2016 Mitsubishi Outlander Review by John Heilig +VIDEO
THE AUTO PAGE
By John Heilig
The Auto Channel
MODEL: 2016 Mitsubishi Outlander
ENGINE: 3.0-liter SOHC V6
TRANSMISSION: 6-speed automatic
HORSEPOWER/TORQUE: 224 hp @ 6,250 rpm/215 lb.-ft. @ 3,50 rpm
WHEELBASE: 105.1 in.
LENGTH X WIDTH X HEIGHT: 184.8 x 71.3 x 66.1 in.
CARGO: 10.3/34.2/68.3 cu. ft. (behind 3rd row/3rd row seats down/ 2nd row seats down
ECONOMY: 20 omg city/27 mpg highway/21.3 mpg test
FUEL TANK: 15.8 gal.
CURB WT. 3,593 lbs.
COMPETITIVE CLASS: Jeep Cherokee, Ford Escape. Toyota RAV4
STICKER: $35,185 (includes $850 delivery, $3,350 options (GT Touring Package))
BOTTOM LINE: The Mitsubishi Outlander is a nice redesign of a 12-year-old classic. It offers good ride and handling qualities combined with comfort.
At first glance, the Mitsubishi Outlander looks like a station wagon on steroids. The classic wagon lines are there, but it’s slightly taller. Of course, it’s a small SUV, but only by definition. It’s really more of a mid-size SUV with three rows of seating and excellent cargo capacity when the third row seats are folded flat.
Mitsubishi’s redesign includes metal strips on the lower side panels to protect from parking lot dings, and a more subtle grille than the former gaping mouth that looked like a sting ray (the fish kind) approaching you.
Despite its predilection to being a wagon, the Mitsubishi Outlander is indeed a sport utility vehicle (maybe a crossover) with all-wheel drive (Super All-Wheel Control in Mitsubishi-speak).
There is good power from the 3.0-liter V6. While the horsepower and torque may seem modest at 224 and 215, respectively, the Outlander only weighs 3,600 pounds, so there is enough to get it moving. Acceleration is good, ad is the ability to run with the big dogs.
Outlander verges on luxury, despite the reasonable sticker, with soft surfaces all around, black wood highlights on the interior, and leather seats that have a wonderful smell when you enter the car.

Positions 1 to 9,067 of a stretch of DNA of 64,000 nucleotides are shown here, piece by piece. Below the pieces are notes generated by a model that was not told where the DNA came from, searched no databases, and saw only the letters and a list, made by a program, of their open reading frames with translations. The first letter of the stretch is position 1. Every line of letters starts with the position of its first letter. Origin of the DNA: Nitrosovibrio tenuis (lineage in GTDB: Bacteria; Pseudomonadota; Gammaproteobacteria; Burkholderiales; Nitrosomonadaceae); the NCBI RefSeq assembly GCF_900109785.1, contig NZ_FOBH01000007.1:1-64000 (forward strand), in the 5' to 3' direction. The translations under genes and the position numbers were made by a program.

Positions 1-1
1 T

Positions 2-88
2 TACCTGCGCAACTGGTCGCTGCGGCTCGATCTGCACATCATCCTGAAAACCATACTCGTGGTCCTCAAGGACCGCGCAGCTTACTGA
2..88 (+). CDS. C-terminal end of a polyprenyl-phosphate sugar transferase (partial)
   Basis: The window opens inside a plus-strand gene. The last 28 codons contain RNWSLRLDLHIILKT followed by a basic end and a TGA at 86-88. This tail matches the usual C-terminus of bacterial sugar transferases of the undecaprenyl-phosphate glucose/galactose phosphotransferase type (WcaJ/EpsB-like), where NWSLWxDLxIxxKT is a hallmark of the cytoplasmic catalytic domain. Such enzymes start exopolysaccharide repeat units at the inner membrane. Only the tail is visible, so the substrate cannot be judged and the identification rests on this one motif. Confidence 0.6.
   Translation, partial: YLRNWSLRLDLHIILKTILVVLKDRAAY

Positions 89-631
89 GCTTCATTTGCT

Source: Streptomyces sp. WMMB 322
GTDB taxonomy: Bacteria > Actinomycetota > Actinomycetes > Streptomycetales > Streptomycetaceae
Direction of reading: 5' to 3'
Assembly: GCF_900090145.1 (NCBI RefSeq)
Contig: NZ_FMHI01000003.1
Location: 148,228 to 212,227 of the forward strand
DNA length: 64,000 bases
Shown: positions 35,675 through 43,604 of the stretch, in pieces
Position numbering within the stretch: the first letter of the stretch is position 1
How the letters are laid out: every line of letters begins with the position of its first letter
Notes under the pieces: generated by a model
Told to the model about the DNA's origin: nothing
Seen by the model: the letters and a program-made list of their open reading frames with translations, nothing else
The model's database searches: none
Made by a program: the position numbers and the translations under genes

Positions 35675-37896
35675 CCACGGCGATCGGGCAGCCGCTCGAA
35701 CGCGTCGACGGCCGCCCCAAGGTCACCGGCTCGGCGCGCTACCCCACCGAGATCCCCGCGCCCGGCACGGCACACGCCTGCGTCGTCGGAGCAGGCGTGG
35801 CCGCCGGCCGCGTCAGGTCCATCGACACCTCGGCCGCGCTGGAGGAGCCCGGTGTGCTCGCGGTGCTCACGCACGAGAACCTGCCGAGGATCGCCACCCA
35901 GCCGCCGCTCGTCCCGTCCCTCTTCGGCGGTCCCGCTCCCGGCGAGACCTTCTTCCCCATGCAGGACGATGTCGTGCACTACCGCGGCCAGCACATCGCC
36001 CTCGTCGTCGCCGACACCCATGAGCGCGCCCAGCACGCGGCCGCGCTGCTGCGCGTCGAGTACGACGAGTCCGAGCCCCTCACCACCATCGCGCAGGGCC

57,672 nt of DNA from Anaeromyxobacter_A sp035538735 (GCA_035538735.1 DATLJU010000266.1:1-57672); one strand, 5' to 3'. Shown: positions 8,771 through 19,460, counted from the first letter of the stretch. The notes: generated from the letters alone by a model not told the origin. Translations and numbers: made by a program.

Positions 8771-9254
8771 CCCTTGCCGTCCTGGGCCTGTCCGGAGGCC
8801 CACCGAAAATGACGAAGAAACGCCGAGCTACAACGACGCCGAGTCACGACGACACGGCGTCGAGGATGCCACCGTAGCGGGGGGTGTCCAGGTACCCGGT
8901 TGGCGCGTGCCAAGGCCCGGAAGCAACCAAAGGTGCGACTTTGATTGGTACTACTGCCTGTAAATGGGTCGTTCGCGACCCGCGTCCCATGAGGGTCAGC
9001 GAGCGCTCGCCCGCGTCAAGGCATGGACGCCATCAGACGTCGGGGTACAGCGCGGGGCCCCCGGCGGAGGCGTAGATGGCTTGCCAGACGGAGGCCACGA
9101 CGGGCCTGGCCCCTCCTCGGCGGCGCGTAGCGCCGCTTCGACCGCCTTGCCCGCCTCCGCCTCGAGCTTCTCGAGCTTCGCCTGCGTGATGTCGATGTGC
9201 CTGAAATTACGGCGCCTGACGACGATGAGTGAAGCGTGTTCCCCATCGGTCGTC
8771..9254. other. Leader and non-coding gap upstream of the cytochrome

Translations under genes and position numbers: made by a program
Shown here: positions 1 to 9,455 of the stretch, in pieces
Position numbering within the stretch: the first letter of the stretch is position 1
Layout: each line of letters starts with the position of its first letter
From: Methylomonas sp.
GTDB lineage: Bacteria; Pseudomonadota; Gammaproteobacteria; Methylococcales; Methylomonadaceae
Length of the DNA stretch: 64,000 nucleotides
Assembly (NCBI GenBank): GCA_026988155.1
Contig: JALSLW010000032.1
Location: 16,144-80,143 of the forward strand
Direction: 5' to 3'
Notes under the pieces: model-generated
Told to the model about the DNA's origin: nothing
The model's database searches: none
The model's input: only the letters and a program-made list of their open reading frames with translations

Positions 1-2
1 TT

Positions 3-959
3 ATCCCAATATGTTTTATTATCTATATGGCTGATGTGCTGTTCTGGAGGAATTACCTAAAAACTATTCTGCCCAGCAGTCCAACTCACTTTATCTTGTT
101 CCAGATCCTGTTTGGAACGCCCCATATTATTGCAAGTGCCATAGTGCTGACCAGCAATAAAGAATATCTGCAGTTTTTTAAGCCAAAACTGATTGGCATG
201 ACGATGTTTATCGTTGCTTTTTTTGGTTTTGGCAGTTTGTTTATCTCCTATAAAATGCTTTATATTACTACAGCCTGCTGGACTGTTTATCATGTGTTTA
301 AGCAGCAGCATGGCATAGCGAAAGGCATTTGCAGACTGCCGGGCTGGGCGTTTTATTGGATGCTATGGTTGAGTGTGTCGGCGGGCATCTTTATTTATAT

The driver faces clear instruments and controls. The only problem is that the Lane Departure Warning beep goes on automatically when you start up. It’s easy to shut off (it’s invaluable for longer trips) but the beep alarms you the first time. The Outlander also has Forward Collision Mitigation and Adaptive Cruise Control. Our tester didn’t have a blind spot monitor.
The 710-watt rockford-fosgate sound system is very good, with a clear 8.1-inch touch information panel. In a sense it’s sad, because my music selections tend toward the quieter. If I was a teenager, however, I could have been boom-booming with the best of them.
We had a variety of outside temperatures during our week with the Outlander, and the HVAC system kept us comfortable all the time. The heated seats helped.
At the base of the center stack is a large cubby with a 12-volt outlet. All the doors have room for water bottles, with the front doors also having larger storage cubbies.
While the front seats are comfortable both locally and on longer rides, the flatter rear seats are mode bench-like, in all senses of the word. Rear legroom is very good, with enough room to cross your legs. There are also childproof locks on the rear doors that allow you to adjust them so they cannot be opened from the inside. I discovered this when I found myself trapped back there and had to clamber out between the front seats. Four assist handles aid in entry and egress.
Good rear headroom is aided by “indents” in the headliner. Front passengers also have a sun roof.
Third row legroom is tight, but the third row seats fold easily for increased cargo capacity. There’s a well behind the third row that’s convenient for stowing the third row headrests. Second row seat backs also fold easily. A multi-step process allows you to fold the second row cushions into the foot well to perm it a flat floor (after removing the head restraints).
I was fortunate enough to be present at the introduction of the original Outlander in 2002. I liked it then and I like it now, but it was a good time for a redesign/refresh. It has a few quirks, like the lane departure warning, but overall, it does its job well.
(c) 2016 The Auto Page Syndicate